So surprise and crossed fingers accompany the bushel of talent on display at the H&R Block City Stage at Union Station in the show After Hours. Surprise because the word on previous shows in the space has been unkind, and crossed fingers because, with a show this giddy and flavorful, one can only hope that people get down there to see it. As a friend in the next seat said, "This is pure show biz."
After Hours is a revue in the style of Ain't Misbehavin'. Where that show focused on the résumé of Fats Waller, After Hours lauds instead an era -- that of Kansas City in the 1930s. The city was known as the "Paris of the Plains," according to an essay in the program by local jazz historian Chuck Haddix, who notes that it wasn't the boulevards or fountains that brought that moniker (though they are mentioned in the show) but "the intemperate nightlife."
"If you want to see some sin, forget Paris and go to Kansas City," Edward R. Murrow wrote in the Omaha World Herald. Unless the drinking of ersatz liquor is offensive (the show is set in a bar), the show isn't sinful at all. But it is kind of racy and sexy, notably when the zaftig Sharon Thompson reprises the nasty Julia Lee song, "Snatch and Grab It," which could be about love but isn't.
The stars are Lonnie and Ronnie McFadden, who present a triple threat by singing like birds, dancing like bacon on a griddle, and blowing horns to rouse the dead. In the show's highlight, they head up a jam session that begins abstractly and grows in intensity and melody. If it was improvised, it was brilliant. If it was composed, there's no less praise for it. They're my new favorite performers.
Dr. Ronnell Bright is the musical director at the piano. His own composition, "Kansas City's My Beat," bears a place of honor next to Lieber and Stoller's "Kansas City" in the local archives. Donivan Bailey (who has the best smile of the summer) plays drums, and Dwight E. Foster effortlessly jumps from bass to saxophone to guitar.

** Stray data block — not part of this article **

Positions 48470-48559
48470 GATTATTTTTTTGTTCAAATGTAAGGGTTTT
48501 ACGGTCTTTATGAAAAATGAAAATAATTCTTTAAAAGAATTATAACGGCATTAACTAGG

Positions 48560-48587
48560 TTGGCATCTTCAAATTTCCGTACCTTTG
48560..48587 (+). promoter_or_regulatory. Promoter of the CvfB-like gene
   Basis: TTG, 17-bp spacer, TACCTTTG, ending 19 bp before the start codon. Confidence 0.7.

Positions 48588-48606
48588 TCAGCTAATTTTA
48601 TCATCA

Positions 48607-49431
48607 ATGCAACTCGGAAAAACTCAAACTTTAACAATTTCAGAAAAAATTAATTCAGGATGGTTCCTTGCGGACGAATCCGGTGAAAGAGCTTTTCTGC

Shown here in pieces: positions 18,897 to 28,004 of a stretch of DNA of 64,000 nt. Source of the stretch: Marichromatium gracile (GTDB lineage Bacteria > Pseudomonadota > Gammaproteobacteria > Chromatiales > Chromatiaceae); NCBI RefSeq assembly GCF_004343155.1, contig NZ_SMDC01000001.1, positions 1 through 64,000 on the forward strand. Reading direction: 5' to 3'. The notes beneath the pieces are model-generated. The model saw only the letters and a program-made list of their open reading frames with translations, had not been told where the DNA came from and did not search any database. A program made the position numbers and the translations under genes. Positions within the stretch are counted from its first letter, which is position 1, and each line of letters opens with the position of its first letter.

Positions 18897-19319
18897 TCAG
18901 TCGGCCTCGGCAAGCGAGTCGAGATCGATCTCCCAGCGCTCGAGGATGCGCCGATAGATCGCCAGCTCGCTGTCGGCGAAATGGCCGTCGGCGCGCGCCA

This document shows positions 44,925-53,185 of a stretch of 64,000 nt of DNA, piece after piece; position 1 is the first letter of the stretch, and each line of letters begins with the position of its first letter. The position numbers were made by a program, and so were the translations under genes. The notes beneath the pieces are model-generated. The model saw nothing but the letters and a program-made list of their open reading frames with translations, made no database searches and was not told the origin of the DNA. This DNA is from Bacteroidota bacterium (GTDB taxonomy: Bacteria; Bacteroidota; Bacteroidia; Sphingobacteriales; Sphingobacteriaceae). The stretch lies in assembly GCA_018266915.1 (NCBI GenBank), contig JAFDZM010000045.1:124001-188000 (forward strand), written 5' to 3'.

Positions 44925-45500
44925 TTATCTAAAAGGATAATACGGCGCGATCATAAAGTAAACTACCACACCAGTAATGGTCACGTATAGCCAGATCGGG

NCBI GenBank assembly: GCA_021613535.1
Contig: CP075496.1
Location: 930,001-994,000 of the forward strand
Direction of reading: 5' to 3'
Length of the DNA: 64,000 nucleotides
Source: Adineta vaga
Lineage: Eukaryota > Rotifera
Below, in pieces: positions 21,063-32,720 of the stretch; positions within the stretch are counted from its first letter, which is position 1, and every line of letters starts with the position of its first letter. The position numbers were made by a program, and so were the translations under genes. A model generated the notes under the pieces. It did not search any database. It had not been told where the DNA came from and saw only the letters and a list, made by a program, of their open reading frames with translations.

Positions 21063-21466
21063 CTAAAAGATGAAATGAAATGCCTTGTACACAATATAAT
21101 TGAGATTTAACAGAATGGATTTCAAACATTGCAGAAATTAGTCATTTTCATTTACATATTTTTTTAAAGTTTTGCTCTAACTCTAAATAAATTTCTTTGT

Geneva Price piles on the melancholy with such laments as "Until the Real Thing Comes Along" and "Willow Weep for Me." The latter is sung from a barstool, and the last note is followed by a mournful sip of something spirited. This is the soundtrack of the last call at the end of many a bar. Yet she also gets to be frisky with "A Tisket, A Tasket."
Dustin Sparks is credited with production and direction, and he has done something exceedingly right here. There have been reports that he has been lost at sea with previous projects at Union Station, but After Hours is sweet redemption.
It would be nice to have writing credits applied to the numbers. And there's really no story; the book stops with performers telling one another "... and here's a song you'd like." But a revue is not a musical and too much book can get bulky. This one's about placement: musicians and singers plopped down in a nightclub ... After Hours. No crime in that when those who get plopped are this exciting.
at the H&R Block City Stage at Union Station